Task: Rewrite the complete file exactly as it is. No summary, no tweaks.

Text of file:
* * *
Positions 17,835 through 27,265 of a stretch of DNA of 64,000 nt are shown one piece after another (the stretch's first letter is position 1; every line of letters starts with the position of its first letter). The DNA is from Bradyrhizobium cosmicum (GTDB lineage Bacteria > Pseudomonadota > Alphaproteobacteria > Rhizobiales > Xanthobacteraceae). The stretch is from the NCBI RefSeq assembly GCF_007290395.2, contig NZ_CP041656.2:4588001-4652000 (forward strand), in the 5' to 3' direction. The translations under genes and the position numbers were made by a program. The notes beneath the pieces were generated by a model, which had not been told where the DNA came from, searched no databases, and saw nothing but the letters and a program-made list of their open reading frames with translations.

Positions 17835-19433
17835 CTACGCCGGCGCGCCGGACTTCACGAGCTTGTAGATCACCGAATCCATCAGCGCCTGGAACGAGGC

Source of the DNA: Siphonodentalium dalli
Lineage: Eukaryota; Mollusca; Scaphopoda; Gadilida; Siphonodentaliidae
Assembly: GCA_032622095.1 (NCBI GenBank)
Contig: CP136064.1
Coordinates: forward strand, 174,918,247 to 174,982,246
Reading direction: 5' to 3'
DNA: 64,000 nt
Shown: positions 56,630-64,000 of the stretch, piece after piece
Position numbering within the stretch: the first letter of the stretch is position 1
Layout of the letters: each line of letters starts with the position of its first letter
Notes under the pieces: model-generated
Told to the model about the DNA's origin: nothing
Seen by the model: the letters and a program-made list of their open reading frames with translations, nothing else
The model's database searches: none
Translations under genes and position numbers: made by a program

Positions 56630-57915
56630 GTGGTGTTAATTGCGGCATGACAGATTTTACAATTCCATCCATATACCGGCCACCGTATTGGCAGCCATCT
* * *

Positions 17,835 through 27,265 of a stretch of DNA of 64,000 nt are shown one piece after another (the stretch's first letter is position 1; every line of letters starts with the position of its first letter). The DNA is from Bradyrhizobium cosmicum (GTDB lineage Bacteria > Pseudomonadota > Alphaproteobacteria > Rhizobiales > Xanthobacteraceae). The stretch is from the NCBI RefSeq assembly GCF_007290395.2, contig NZ_CP041656.2:4588001-4652000 (forward strand), in the 5' to 3' direction. The translations under genes and the position numbers were made by a program. The notes beneath the pieces were generated by a model, which had not been told where the DNA came from, searched no databases, and saw nothing but the letters and a program-made list of their open reading frames with translations.

Positions 17835-19433
17835 CTACGCCGGCGCGCCGGACTTCACGAGCTTGTAGATCACCGAATCCATCAGCGCCTGGAACGAGGC

Source of the DNA: Siphonodentalium dalli
Lineage: Eukaryota; Mollusca; Scaphopoda; Gadilida; Siphonodentaliidae
Assembly: GCA_032622095.1 (NCBI GenBank)
Contig: CP136064.1
Coordinates: forward strand, 174,918,247 to 174,982,246
Reading direction: 5' to 3'
DNA: 64,000 nt
Shown: positions 56,630-64,000 of the stretch, piece after piece
Position numbering within the stretch: the first letter of the stretch is position 1
Layout of the letters: each line of letters starts with the position of its first letter
Notes under the pieces: model-generated
Told to the model about the DNA's origin: nothing
Seen by the model: the letters and a program-made list of their open reading frames with translations, nothing else
The model's database searches: none
Translations under genes and position numbers: made by a program

Positions 56630-57915
56630 GTGGTGTTAATTGCGGCATGACAGATTTTACAATTCCATCCATATACCGGCCACCGTATTGGCAGCCATCT